Ronald C. Petersen, M.D., Ph.D.
Consultant, Department of Neurology, and Director, Alzheimer's Disease Research Center, Mayo Clinic
Watch Dr. Ronald Petersen's Transform 2013 talk.
Ronald C. Petersen, M.D., Ph.D., received a Ph.D. in experimental psychology from the University of Minnesota and graduated from Mayo Medical School in 1980. He completed an internship in medicine at Stanford University Medical Center and returned to Mayo Clinic to complete a residency in neurology.
That was followed by a fellowship in behavioral neurology at Harvard Medical School/Beth Israel Deaconess Medical Center in Boston. Dr. Petersen joined the staff of Mayo Clinic in 1986 and became a professor of neurology in 1996. His current research focuses on the study of normal aging, mild cognitive impairment and Alzheimer's disease.
In 2000, he was named the Cora Kanow Professor of Alzheimer's Disease Research. He formerly was the chair of the Alzheimer's Association Medical and Scientific Advisory Council and is now on its board of directors. He is a member of the National Advisory Council on Aging of the National Institute on Aging and is the chair of the Advisory Council on Alzheimer's Research, Care and Services for the National Alzheimer's Project Act.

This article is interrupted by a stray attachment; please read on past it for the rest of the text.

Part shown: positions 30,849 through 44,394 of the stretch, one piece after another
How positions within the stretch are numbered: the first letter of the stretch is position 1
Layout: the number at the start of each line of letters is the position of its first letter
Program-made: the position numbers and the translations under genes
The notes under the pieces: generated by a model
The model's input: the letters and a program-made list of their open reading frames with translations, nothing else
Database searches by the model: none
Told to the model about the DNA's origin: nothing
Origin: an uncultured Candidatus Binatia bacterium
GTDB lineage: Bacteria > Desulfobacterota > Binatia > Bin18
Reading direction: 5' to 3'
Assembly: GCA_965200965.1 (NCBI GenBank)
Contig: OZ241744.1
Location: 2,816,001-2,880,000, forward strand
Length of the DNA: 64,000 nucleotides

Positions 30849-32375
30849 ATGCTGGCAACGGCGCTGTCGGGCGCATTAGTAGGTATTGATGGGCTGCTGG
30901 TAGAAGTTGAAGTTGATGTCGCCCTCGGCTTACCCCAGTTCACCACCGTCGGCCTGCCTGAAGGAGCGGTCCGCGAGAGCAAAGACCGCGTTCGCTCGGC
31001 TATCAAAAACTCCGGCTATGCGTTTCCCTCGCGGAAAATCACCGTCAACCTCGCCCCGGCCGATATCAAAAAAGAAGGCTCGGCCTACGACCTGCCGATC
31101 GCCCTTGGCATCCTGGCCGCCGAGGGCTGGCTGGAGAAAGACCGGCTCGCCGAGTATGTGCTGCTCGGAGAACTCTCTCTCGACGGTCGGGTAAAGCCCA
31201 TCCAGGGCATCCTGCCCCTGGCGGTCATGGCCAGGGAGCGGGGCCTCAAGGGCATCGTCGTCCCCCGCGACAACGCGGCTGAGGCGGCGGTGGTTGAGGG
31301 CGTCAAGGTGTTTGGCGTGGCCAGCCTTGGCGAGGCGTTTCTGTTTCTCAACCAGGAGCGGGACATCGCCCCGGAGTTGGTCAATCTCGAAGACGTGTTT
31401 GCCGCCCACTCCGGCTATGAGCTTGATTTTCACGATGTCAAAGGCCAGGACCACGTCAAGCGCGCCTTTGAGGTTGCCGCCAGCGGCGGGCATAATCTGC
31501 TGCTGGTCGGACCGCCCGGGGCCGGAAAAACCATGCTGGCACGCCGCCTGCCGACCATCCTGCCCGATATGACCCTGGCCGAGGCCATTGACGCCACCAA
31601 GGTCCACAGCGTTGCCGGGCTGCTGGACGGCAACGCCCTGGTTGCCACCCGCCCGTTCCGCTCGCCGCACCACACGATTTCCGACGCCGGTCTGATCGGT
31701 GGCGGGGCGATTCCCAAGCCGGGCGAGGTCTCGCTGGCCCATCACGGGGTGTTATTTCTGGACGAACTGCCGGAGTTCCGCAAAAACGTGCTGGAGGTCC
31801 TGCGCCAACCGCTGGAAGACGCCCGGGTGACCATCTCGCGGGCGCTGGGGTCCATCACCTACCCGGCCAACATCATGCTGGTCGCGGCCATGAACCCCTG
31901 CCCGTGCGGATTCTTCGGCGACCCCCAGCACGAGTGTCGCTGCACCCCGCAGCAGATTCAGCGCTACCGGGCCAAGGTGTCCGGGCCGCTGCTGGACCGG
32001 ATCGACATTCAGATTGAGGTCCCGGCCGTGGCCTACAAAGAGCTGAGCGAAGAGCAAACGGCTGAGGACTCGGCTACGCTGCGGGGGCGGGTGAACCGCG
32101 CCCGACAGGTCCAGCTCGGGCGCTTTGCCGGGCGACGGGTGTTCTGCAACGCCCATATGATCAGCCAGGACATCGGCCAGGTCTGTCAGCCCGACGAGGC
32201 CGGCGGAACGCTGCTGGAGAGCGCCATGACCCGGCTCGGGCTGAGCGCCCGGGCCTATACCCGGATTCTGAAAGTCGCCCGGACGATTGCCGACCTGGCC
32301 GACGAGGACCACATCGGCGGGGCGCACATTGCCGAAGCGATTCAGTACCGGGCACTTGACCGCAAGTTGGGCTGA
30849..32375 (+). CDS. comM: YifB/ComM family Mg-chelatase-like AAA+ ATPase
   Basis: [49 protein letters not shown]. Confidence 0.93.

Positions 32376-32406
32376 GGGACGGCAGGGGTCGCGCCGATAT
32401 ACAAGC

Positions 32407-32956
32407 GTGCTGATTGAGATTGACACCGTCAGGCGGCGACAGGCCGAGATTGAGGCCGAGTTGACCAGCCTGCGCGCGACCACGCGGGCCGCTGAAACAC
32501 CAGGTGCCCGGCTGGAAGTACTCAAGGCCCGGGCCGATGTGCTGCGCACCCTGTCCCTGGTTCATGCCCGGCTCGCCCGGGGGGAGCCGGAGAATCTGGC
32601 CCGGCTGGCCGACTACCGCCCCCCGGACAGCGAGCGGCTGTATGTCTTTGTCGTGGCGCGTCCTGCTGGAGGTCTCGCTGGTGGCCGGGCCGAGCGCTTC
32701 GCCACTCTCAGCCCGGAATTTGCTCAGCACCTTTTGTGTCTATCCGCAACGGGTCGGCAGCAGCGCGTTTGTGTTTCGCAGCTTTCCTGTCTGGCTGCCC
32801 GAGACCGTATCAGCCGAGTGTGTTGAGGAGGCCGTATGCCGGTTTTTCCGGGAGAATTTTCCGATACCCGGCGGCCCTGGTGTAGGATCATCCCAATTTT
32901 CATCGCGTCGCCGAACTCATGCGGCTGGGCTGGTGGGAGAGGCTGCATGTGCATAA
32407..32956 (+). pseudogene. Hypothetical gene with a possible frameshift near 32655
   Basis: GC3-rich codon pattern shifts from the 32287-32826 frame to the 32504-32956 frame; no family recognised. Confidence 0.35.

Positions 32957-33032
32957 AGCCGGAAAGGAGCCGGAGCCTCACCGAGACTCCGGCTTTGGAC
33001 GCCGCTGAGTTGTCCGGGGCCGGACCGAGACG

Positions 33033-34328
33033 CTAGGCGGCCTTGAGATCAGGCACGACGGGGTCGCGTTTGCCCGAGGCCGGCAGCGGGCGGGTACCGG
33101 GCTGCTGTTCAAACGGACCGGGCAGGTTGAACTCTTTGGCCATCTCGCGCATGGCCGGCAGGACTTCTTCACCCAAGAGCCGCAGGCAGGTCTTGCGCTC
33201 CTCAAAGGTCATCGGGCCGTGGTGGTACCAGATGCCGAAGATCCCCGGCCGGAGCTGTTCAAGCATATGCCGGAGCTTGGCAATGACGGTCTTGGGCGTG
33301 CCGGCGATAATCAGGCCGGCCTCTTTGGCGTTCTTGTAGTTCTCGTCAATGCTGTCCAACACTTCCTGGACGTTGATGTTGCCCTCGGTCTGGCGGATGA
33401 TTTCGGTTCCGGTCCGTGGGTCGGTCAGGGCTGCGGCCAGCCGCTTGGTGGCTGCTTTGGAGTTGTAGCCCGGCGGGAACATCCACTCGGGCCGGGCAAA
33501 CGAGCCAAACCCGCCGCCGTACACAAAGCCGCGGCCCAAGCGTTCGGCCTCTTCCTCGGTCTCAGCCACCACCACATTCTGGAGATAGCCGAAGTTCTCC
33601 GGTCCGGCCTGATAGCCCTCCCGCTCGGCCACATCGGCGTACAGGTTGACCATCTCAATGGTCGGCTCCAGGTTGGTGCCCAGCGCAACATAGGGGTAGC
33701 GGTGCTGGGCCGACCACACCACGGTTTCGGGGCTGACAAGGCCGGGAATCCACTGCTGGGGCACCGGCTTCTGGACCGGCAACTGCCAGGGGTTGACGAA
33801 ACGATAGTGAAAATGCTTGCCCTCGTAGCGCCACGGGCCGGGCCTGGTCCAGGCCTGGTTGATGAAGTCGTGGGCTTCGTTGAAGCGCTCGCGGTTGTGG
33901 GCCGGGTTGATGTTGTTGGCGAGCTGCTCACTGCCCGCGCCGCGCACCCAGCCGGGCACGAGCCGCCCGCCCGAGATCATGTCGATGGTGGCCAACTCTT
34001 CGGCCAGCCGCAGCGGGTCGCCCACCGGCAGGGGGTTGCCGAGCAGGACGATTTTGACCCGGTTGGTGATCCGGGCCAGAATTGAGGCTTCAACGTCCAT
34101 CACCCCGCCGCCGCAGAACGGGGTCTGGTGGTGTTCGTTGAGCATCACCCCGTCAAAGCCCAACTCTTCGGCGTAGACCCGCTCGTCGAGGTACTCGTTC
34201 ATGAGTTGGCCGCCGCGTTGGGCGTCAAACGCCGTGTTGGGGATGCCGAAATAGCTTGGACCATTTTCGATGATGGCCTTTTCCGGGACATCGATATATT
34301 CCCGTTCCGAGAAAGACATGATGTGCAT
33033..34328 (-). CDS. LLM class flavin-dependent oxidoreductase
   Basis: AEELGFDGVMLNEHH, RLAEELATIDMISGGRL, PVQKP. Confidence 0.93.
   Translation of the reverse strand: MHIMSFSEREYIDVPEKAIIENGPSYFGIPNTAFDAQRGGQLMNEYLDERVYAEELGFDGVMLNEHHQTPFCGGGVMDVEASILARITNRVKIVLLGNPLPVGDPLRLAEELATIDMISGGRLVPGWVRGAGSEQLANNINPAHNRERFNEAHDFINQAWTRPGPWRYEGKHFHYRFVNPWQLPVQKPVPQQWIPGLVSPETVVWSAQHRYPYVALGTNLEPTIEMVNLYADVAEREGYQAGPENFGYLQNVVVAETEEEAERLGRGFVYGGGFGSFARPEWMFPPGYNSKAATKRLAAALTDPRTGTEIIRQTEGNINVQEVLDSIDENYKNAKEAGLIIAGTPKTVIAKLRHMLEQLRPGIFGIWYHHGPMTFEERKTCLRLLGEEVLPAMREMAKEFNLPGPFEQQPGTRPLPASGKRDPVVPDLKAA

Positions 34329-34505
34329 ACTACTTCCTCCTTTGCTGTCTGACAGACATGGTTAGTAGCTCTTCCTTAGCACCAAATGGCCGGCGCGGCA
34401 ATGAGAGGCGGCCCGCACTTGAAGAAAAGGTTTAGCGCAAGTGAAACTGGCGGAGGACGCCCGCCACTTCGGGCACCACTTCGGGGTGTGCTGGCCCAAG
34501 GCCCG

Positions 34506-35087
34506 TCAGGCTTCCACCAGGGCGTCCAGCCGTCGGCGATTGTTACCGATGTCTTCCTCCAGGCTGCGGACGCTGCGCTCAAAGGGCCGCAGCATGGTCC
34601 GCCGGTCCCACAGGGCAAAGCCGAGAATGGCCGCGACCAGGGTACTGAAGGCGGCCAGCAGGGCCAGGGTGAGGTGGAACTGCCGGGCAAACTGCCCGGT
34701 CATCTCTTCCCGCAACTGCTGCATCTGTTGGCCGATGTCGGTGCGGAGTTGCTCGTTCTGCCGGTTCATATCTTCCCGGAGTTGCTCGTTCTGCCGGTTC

He is the director of the Mayo Clinic Alzheimer's Disease Research Center and the Mayo Clinic Study of Aging and has authored more than 500 peer-reviewed articles on memory disorders, aging and Alzheimer's disease.
He has edited four books, "Memory Disorders: Research and Clinical Practice," "Mayo Clinic on Alzheimer's Disease," "Mild Cognitive Impairment: Aging to Alzheimer's Disease," and "Mayo Clinic Guide to Alzheimer's Disease."
Dr. Petersen was one of the recipients of the 2004 MetLife Award for Medical Research in Alzheimer's Disease and the 2005 Potamkin Prize for Research in Pick's, Alzheimer's and Related Disorders from the American Academy of Neurology.
Dr. Petersen also received the inaugural Ronald and Nancy Reagan Research Institute Award in 2004 from the Alzheimer's Association and the inaugural Leon Thal Prize from the Lou Ruvo Brain Institute in 2007. In 2012, he received the Khachaturian Award from the Alzheimer's Association.